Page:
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Keith Rankin: The Shipley Bill

Principle Or Politics? The Shipley Bill

Keith Rankin, 10 May 2001

Jenny Shipley's Electoral Options Referenda Bill has been drawn from the private members' ballot. Tilting at windmills, Mrs Shipley wants, or claims to want, "the people" to decide whether to fix an electoral system that ain't broke. Certainly our mixed member proportional (MMP) system has been subject to no serious academic objection; a situation that is diametrically opposed to the widespread academic criticism heaped on the old loser-take-all (FPP) system.

The bill is unlikely to go further than its first reading, according to (among others) the Herald's John Armstrong. It pre-empts a parliamentary process that's already in place, and to which the Government and the Green Party are committed.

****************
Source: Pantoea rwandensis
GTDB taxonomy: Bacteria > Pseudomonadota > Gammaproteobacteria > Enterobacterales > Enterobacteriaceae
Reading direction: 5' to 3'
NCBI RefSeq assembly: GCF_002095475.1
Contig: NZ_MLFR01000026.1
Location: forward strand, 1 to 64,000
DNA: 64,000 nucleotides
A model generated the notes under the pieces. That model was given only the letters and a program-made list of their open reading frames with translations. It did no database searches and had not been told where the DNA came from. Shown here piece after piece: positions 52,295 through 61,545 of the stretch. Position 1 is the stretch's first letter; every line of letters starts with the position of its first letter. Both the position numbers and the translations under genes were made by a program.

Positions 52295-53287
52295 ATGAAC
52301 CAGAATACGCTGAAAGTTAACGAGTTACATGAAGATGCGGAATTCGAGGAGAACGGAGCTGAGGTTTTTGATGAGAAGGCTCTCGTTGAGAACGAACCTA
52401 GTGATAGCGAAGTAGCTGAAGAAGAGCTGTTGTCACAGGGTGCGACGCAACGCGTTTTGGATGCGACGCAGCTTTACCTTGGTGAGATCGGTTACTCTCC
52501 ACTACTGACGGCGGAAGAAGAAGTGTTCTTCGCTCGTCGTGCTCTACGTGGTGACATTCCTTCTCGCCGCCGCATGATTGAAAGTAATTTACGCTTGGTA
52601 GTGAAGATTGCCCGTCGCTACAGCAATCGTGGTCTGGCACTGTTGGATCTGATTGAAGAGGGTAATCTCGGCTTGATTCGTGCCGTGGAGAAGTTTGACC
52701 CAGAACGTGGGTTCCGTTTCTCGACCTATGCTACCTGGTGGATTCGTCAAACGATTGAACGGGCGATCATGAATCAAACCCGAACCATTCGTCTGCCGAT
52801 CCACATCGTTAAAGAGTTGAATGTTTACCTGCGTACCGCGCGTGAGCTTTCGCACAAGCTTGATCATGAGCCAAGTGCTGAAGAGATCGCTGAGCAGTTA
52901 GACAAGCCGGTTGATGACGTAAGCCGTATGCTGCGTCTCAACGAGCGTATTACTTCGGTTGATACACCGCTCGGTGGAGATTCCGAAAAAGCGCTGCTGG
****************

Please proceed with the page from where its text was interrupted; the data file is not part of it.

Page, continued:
We need to tease out the principle behind the Shipley referenda bill. Does she believe that the people should always have a right to choose and re-choose their electoral system? Or is this decade a special case, time for a one-off rematch between the new heavyweight champion and his predecessor, with a couple of other names thrown into the ring just to make the rematch seem fair?

In my view, another referendum between MMP and FPP would be much like another referendum on six-o'clock closing. Nostalgia for the 1960s is all very well and good, but that in itself is no reason for bringing back the six o'clock swill or an antiquated non-representative voting system. Even bringing back Buck, good that he may have been, would be a backward step in this new century. Lets leave the nostalgia to Paul Holmes.